Good labeling should indicate the pound test fishing line specification for when the fishing line is wet, not dry. Unfortunately, a large number of manufacturers rarely do include this lbs test specification. Also, it is uncommon to find a package explaining whether the pound test fishing line specification available on the package is for when the line is wet or dry.

Test and Class Lines – What Are They?


There are 2 main breaking strength categories. The categories are:

  • Test
  • Class

The class fishing lines are guaranteed to break under or at the metric strength available on its label, in a wet condition. The class lines conform to the IGFA metric-based world specifications. These types of lines are generally labeled IGFA-class or simply class.

Any line that is not labeled as a class line is generally a test line. While some of the manufacturers may put the word test on the label, most of the manufacturers do not.

Despite the indicated pound test fishing line specification, there is usually no guarantee as to the force which may end up breaking a test line, in either dry or wet condition. The indicated strength may not be the actual force needed to break the fishing line once you cast your spinning rod.

This tells you that the line may break over, at, or under the indicated lbs test specification. Most of the test lines generally break above the indicated strength.

Despite the pound test fishing line specification on the monofilament lines, most of them will experience significant strength loss once they are under the water. If you invest in a lower quality monofilament line, the line is likely to experience a 20 to 30% strength loss once it is wet.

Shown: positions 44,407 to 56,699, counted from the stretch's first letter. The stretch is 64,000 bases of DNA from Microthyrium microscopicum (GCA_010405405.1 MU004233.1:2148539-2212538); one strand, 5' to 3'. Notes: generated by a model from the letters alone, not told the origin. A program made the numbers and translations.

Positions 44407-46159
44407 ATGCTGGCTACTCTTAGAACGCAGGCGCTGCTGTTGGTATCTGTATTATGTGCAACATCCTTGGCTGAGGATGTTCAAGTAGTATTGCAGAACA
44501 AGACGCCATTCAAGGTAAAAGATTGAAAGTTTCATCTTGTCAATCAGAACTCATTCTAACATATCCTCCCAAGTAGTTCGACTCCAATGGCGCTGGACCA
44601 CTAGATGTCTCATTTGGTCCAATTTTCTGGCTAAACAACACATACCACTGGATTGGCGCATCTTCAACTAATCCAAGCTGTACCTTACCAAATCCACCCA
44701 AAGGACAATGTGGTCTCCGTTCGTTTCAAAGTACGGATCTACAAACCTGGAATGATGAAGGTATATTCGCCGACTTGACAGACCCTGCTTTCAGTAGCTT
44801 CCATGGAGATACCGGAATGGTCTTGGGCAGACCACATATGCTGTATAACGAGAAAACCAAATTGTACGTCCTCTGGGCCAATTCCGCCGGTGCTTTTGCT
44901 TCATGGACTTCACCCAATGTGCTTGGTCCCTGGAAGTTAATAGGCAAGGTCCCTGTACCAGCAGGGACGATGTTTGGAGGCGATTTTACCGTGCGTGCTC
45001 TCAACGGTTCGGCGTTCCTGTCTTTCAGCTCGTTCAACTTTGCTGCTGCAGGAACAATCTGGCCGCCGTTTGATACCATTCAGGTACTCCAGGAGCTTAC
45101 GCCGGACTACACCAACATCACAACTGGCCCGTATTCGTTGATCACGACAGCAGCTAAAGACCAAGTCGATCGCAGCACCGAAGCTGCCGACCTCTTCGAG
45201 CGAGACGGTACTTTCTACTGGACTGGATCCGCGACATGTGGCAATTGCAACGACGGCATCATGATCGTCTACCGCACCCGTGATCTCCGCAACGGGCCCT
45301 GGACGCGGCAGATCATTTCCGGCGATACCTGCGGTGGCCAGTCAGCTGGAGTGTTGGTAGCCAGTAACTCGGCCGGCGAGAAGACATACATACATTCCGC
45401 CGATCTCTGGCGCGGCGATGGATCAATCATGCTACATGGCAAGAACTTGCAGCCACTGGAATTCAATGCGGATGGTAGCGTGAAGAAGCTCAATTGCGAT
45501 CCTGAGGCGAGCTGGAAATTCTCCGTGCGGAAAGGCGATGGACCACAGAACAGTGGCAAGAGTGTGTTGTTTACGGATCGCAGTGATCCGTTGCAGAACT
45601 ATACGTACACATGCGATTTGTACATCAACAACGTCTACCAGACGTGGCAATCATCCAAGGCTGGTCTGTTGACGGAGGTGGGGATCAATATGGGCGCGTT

Since microfilament and braided fishing lines do not absorb water, their strength when wet may be the same as when they are dry. Similarly, since the fluorocarbon fishing lines do not absorb water, their strength does not change when they get wet. It is, however, worth noting that fluorocarbon, microfilament, and braided fishing lines can also be subject to mislabeling.

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Understanding the importance of the pound test fishing line specification can help you make the right decision when purchasing a fishing line. The lbs test indicates the breaking strength. This tells you that fishing lines featuring a higher lbs test value may be able to withstand a bigger force.

It is worth noting that the pound test fishing line specifications are not always correct. It’s not uncommon for fishing lines to break under or above the lbs test value.

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My name is David Hamburg. I am an avid water sports fan who enjoys paddle boarding, surfing, scuba diving, and kite surfing. Anything with a board or chance I can get in the water I love! I am such a big fan I decided to start this website to review all my favorite products and some others. Hope you enjoy!